Specificity • The selective qualities of an enzyme are recognized as its specificity • Specificity is controlled by structureof enzyme • the unique fit of substrate with enzyme controls the selectivity for substrate and the product yield • The specific site on the enzyme where substrate binds and catalysis occurs is called the active site
Regulation • Regulation of an enzyme activity is essential to the integration and regulation of metabolism • Because most enzymes are proteins, we can anticipate that the functional attributes of enzymes are due to the remarkable versatility found in protein structure • Enzyme regulation is achieved in a variety of ways, ranging from controls over the amount of enzyme protein produced by the cell to more rapid, reversible interactions of the enzyme with metabolic inhibitors and activators (chapter 15)
Nomenclature • Traditionally, enzymes often were named by adding the suffix -ase to the name of the substrate upon which they acted: Urease for the urea-hydrolyzing enzyme or phosphatase for enzymes hydrolyzing phosphoryl groups from organic phosphate compounds • Resemblance to their activity: protease for the proteolytic enzyme • Trypsin and pepsin
Nomenclature • International Union of Biochemistry and Molecular Biology (IUBMB) http://www.chem.qmw.ac.uk/iubmb/enzyme/ • Enzymes Commission number: EC #.#.#.# • A series of four number severe to specify a particular enzyme • First number is class (1-6) • Second number is subclass • Third number is sub-subclass • Fourth number is individual entry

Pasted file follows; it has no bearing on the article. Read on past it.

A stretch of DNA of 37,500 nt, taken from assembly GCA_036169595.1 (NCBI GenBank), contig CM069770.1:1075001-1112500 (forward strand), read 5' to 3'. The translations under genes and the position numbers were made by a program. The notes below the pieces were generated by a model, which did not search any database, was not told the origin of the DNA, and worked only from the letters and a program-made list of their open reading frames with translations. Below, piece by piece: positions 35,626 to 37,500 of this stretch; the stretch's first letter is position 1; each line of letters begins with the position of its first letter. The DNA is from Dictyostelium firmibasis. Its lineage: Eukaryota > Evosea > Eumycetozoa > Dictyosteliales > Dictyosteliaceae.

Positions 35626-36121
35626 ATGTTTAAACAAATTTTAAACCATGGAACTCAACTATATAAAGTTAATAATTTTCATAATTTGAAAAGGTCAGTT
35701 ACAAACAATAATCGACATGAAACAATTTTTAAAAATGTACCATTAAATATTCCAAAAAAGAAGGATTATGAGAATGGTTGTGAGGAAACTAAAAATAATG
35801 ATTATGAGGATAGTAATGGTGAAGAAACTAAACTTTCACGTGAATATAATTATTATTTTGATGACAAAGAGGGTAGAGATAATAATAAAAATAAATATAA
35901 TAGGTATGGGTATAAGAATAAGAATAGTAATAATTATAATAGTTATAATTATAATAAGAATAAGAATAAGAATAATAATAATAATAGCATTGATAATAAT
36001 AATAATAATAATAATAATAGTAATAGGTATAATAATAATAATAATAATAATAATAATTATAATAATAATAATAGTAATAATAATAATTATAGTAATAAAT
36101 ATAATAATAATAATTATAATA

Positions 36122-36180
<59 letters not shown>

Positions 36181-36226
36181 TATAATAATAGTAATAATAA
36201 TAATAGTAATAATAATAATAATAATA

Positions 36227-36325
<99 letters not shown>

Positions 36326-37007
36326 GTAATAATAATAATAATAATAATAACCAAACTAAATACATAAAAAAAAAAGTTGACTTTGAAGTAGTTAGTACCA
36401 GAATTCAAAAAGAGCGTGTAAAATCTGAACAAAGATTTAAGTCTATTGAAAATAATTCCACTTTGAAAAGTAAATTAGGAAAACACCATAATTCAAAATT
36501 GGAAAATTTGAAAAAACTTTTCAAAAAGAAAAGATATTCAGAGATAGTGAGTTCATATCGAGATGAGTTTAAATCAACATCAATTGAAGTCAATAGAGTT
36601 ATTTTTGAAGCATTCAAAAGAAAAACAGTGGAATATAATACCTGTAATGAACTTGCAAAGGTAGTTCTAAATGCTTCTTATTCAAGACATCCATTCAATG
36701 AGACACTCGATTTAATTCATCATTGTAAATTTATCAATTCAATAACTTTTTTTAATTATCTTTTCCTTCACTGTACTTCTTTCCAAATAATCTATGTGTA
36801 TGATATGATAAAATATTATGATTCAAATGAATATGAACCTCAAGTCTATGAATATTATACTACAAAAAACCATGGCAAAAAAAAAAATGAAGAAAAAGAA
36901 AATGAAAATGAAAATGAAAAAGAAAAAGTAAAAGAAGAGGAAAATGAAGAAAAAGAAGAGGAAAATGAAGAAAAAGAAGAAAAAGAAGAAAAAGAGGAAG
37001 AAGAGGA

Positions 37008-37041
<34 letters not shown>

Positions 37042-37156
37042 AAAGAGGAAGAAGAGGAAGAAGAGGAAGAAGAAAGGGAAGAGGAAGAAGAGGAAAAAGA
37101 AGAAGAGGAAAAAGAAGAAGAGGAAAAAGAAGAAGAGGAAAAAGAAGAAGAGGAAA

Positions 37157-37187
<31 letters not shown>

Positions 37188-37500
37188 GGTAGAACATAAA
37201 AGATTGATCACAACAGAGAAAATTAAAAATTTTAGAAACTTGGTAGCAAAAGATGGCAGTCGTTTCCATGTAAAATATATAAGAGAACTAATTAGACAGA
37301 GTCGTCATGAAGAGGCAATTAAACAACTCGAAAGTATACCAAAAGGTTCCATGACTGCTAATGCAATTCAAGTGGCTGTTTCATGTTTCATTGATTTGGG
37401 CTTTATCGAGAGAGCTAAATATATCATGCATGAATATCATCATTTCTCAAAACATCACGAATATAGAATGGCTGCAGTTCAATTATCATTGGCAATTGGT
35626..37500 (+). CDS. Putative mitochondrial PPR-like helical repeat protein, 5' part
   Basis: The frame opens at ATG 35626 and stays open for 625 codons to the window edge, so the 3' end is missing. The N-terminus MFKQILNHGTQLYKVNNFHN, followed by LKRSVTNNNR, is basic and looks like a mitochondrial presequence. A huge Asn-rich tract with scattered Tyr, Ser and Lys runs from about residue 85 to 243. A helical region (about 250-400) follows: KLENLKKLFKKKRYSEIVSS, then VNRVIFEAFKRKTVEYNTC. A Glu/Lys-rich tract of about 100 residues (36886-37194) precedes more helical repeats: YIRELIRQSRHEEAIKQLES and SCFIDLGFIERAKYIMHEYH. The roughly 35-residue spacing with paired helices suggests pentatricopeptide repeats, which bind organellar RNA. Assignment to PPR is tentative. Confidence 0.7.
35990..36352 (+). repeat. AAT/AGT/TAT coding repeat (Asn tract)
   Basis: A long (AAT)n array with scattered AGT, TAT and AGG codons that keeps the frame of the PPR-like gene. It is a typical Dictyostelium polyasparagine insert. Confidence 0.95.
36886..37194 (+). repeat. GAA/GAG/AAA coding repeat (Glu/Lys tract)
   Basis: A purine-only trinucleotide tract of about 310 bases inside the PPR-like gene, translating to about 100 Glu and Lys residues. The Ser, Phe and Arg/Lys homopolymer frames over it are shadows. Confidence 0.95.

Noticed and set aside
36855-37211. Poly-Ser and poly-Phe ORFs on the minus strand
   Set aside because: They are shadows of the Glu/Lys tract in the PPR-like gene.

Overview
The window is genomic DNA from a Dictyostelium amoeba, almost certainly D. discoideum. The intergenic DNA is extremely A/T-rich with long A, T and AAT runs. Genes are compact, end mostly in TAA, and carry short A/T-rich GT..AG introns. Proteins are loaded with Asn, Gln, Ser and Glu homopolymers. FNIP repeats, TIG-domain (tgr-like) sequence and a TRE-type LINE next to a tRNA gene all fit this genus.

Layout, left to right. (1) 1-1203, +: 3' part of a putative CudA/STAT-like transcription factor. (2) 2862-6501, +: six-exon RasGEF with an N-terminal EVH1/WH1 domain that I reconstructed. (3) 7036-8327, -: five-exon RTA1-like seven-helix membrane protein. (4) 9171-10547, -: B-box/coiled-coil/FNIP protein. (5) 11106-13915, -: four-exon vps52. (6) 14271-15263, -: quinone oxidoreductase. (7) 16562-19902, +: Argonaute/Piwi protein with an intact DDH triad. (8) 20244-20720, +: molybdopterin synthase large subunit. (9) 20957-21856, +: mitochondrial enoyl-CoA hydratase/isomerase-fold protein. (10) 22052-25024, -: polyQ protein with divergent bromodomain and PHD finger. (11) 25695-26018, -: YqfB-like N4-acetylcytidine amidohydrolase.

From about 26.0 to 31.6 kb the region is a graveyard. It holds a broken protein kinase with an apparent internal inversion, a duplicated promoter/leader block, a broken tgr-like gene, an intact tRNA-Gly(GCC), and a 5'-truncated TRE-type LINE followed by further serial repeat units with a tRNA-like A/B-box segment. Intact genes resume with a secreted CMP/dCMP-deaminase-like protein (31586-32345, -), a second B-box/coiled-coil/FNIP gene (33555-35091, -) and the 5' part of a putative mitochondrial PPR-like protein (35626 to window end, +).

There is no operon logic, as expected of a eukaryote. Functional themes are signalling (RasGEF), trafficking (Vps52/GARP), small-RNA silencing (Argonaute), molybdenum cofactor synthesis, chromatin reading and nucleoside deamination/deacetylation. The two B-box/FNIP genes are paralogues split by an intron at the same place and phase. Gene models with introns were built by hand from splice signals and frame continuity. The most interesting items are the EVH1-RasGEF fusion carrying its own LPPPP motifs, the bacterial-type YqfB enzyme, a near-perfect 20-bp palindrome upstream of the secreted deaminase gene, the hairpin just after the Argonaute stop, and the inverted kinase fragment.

Classification of protein enzymes • Oxidoreductases catalyze oxidation-reduction reactions • Transferases catalyze transfer of functional groups from one molecule to another • Hydrolases catalyze hydrolysis reactions • Lyases catalyze removal of a group from or addition of a group to a double bond, or other cleavages involving electron rearrangement • Isomerases catalyze intramolecular rearrangement (isomerization reactions) • Ligases catalyze reactions in which two molecules are joined (formation of bonds)
For example, ATP:D-glucose-6-phosphotransferase (glucokinase) is listed as EC 126.96.36.199. ATP + D-glucose ADP + D-glucose-6-phosphate • A phosphate group is transferred from ATP to C-6-OH group of glucose, so the enzyme is a transferase (class 2) • Transferring phosphorus-containing groups is subclass 7 • An alcohol group (-OH) as an acceptor is sub-subclass 1 • Entry 2 EC 188.8.131.52 hexokinaseEC 184.108.40.206 glucokinaseEC 220.127.116.11 ketohexokinaseEC 18.104.22.168 fructokinaseEC 22.214.171.124 rhamnulokinaseEC 126.96.36.199 galactokinaseEC 188.8.131.52 mannokinase EC 184.108.40.206 glucosamine kinase . .. . EC 220.127.116.11 adenosylcobinamide kinase
Many enzymes require non-protein components called coenzymes or cofactors to aid in catalysis • Coenzymes: many essential vitamins are constituents of coenzyme • Cofactors: metal ions • metalloenzymes • Holoenzyme: apoenzyme (protien) + prosthetic group
Other Aspects of Enzymes • Mechanisms - to be covered in Chapter 14 • Regulation - to be covered in Chapter 15 • Coenzymes - to be covered in Chapter 17